As I sit here tapping away at my keyboard, I'm flanked by a computer screen showing news feeds from the world of technology, another frantically tumbling away with Twitter updates, and another still that's telling me that yet another email has landed in my inbox. While I sometimes feel like I'm drowning in data, my woes are as nothing to those experienced by air traffic controllers, network administrators, operators in emergency response control rooms, and even busy stock traders. bRight from SRI International – the Californian research institute which originally developed the Siri virtual assistant – has been designed to make life a little easier for folks who need to make snap decisions in time critical situations, but are faced with an overwhelming amount of information flowing in all at once. In addition to offering task automation and data filtering, the system can predict the actions, behavior and needs of a user or group based on previous activity.
In 2007, Silicon Valley's SRI International formed Siri Inc. to commercialize a virtual personal assistant technology born out of the institute's DARPA-funded CALO (Cognitive Assistant that Learns and Organizes) artificial intelligence project. A free app for the iOS platform was subsequently launched as a public beta in early February 2010, and just a couple of months later, Apple acquired the company. Spin forward to October 2011, and a conversational search assistant called Siri was launched as a new feature for the iPhone 4S.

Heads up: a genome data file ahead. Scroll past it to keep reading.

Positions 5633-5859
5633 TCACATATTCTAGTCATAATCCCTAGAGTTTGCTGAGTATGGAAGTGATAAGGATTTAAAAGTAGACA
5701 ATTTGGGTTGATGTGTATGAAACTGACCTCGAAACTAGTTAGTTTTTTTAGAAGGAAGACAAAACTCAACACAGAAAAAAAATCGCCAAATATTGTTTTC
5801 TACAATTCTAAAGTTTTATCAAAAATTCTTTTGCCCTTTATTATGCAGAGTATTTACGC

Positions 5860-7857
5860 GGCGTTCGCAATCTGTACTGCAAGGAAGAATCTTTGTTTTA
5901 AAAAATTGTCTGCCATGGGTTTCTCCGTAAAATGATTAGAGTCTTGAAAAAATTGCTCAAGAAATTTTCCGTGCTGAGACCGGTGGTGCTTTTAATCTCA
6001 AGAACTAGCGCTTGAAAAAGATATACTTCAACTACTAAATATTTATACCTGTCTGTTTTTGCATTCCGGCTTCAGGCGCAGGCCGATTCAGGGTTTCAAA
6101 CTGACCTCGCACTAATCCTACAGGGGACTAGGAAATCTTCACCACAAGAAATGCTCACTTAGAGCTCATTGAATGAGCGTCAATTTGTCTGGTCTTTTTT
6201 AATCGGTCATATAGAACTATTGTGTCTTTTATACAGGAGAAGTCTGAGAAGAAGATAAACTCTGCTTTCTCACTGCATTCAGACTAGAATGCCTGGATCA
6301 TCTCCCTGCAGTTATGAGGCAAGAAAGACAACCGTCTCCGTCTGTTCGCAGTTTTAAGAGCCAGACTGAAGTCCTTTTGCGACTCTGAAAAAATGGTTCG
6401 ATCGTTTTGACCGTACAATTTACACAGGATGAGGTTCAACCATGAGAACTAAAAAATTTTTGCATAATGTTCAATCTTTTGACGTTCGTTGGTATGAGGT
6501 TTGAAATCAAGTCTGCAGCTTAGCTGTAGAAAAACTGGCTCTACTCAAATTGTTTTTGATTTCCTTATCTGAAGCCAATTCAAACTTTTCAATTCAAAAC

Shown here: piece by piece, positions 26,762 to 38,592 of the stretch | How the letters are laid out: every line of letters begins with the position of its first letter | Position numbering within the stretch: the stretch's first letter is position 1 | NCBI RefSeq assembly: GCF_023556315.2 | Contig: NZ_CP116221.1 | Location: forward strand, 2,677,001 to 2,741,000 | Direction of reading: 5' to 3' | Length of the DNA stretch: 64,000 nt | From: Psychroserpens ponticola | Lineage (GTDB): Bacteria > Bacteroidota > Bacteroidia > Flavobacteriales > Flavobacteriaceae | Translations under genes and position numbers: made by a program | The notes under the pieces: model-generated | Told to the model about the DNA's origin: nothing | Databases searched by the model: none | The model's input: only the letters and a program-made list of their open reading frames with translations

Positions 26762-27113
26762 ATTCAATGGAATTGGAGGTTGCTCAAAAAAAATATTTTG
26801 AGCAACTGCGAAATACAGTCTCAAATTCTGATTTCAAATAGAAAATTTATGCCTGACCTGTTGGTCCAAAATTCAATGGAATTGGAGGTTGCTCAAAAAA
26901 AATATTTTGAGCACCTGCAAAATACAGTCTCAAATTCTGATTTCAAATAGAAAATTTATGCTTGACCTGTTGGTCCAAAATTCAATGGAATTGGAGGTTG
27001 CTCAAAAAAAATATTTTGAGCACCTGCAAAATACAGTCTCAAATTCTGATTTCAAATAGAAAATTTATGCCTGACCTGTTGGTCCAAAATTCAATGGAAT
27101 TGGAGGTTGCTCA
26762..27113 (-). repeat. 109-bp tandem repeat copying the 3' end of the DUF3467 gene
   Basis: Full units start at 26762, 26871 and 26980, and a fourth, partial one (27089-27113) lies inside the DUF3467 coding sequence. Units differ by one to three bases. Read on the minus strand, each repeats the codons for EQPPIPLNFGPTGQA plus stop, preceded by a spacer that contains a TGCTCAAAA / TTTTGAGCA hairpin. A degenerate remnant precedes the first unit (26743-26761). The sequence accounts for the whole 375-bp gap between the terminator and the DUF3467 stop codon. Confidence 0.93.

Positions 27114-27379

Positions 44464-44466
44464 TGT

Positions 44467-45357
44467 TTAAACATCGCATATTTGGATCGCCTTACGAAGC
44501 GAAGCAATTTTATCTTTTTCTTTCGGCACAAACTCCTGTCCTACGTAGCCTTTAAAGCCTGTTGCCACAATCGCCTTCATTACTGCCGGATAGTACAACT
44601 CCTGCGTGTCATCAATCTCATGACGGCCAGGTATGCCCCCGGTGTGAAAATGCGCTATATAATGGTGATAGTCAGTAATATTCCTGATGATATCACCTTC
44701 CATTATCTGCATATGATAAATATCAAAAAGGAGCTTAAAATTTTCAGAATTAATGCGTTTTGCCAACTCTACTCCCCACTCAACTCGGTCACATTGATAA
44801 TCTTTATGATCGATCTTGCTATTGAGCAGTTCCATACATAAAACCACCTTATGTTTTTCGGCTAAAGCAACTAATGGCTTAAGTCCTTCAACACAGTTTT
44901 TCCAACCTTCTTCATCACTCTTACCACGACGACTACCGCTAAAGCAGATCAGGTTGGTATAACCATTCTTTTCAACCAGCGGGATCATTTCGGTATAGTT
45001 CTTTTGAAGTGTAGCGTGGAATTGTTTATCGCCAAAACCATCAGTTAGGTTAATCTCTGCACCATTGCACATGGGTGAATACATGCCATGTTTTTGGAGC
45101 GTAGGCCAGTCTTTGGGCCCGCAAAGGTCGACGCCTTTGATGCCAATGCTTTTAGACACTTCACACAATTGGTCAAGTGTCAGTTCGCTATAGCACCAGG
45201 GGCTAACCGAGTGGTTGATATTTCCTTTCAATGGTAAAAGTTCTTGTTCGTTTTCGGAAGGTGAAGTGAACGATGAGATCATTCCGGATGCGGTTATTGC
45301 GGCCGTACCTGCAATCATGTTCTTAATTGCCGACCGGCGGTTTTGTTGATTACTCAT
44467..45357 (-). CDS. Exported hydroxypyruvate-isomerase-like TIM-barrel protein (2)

A little while later, Google premiered its own digital PA in Android 4.1 (Jelly Bean). In addition to providing Siri-like search and assistance using natural language, Google Now delivered information and suggestions based on actions or decisions that the user had previously taken. SRI's latest project, bRight, progresses beyond both systems as an answer to what's been dubbed cognitive overload, where the tidal wave of information that can flood in during emergency situations can prove to be just too much to deal with effectively and, perhaps more importantly, rapidly.
The research prototype uses face recognition (though more secure biometrics, such as iris scans, will likely be implemented in the future) and gaze monitoring systems, along with proximity, gesture and touch sensors, to build detailed user profiles. In a similar way that modern computers might make valuable performance gains by effectively taking a shortcut when certain conditions are met, bRight's powerful AI software uses this information to anticipate what might be needed so that only data that's relevant to the job in hand is presented to the user, necessary tools can be literally placed at a user's fingertips, and repetitive tasks can be fully or partly automated.